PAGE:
-Reporters asked Edano, “US delegates said there was not any water in the spent fuel rods in the pool at reactor No. 4, is it true?” Edano would not answer the question. Reporters also asked why the US evacuation zone is 80 km and Japan’s zone is 30 km. Edano said, “The U.S. Government has the right to recommend this to its citizens and take more conservative measures.”
Radiation experts in the U.S. say that the lack of information about radioactivity released from the reactors makes it impossible to gauge the current danger, project how bad a potential meltdown might be.
Fred Mettler, the U.S. representative for the United Nation’s committee on the health effects of radiation, said, “They’re monitoring and evaluating and watching the meteorology. They need to know what the dose rates are in various places, what direction the (radiation is) moving in and what’s causing it.”
-Foreign countries said the disaster level was 6 (7 being the highest) while the Japanese government said it was level 4. “Foreign countries have a right to give more conservative numbers”, Edano said.
-According to NHK, two elderly people died during the evacuation. They were being moved from the zone to a hospital outside it.
TOKYO (majirox news) – At 8:56 a.m. two CH47 helicopters left Sendai Base. Each helicopter can carry up to 7.5 tons of water. Yesterday they couldn’t pour water directory over the plant due to high radiation. The helicopters are pouring water over reactors No. 3. Sendai City also sent 11 high-powered fire engines to the Fukushima plant.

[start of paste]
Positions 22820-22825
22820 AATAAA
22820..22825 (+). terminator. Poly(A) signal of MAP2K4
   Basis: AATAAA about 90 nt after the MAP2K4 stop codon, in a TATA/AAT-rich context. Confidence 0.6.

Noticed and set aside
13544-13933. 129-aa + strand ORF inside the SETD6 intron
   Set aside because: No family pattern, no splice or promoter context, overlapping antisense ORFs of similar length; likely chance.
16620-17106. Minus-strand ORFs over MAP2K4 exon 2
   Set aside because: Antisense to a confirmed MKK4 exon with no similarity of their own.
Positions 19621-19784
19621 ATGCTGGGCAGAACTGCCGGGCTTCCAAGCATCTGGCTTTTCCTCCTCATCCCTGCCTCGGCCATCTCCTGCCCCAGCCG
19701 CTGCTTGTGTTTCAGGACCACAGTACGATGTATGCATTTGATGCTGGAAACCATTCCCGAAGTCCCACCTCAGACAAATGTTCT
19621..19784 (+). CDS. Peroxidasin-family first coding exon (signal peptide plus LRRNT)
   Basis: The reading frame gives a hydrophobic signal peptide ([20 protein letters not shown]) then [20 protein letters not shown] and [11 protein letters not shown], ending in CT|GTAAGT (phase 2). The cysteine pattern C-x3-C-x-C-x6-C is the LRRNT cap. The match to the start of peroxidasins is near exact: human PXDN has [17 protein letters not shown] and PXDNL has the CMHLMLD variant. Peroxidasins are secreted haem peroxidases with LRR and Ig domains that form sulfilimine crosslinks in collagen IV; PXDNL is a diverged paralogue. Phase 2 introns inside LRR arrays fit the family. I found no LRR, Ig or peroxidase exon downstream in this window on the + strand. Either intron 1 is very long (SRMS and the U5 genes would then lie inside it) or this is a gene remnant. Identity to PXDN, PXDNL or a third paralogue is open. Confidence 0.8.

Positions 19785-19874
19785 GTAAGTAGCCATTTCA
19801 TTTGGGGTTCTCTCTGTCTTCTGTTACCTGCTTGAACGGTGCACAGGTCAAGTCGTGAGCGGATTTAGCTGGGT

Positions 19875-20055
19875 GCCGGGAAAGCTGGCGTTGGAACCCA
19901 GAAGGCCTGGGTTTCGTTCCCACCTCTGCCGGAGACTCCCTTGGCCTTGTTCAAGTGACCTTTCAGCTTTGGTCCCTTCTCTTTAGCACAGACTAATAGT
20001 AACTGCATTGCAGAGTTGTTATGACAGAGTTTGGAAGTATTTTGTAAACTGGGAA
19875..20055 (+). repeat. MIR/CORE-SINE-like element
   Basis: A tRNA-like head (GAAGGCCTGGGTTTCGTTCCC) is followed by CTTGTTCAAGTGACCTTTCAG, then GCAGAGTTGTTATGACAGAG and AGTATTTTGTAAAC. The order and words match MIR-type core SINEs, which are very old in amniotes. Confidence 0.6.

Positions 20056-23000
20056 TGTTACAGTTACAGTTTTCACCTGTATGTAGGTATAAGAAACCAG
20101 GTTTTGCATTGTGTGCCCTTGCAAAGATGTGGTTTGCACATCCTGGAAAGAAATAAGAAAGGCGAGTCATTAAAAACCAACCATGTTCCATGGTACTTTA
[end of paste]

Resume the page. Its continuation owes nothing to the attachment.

Helicopters are allowed to operate up to 40 minutes above the Dai-ichi Fukushima plant. Each helicopter is equipped with lead plates to protect the crew members from radiation. In normal circumstances, aircrafts are not allowed to fly when the radiation is above 20 miliseverts. However, in special circumstances they are allowed to fly with radiation levels up to 100 miliserverts.
Other helicopter are preparing to continue the operation.
NHK is reporting that there is not any water in the spent fuel rod pools of reactors No. 3 and No. 4., and this the reason the helicopters have been sent.
Mizuho Bank said some of its ATM machines are not working.
Meanwhile, the United States has recommended American citizens who live within 50 miles (80 km) of the Dai-ichi plant evacuate.
“The United States Nuclear Regulatory Commission (NRC), the Department of Energy and other technical experts in the U.S. Government have reviewed the scientific and technical information they have collected from assets in country, as well as what the Government of Japan has disseminated, in response to the deteriorating situation at the Fukushima Nuclear Power Plant. Consistent with the NRC guidelines that apply to such a situation in the United States, we are recommending, as a precaution, that American citizens who live within 50 miles (80 kilometers) of the Fukushima Nuclear Power Plant evacuate the area or to take shelter indoors if safe evacuation is not practical.
“We want to underscore that there are numerous factors in the aftermath of the earthquake and tsunami, including weather, wind direction and speed, and the nature of the reactor problem that affect the risk of radioactive contamination within this 50 mile (80 km) radius or the possibility of lower-level radioactive materials reaching greater distances.”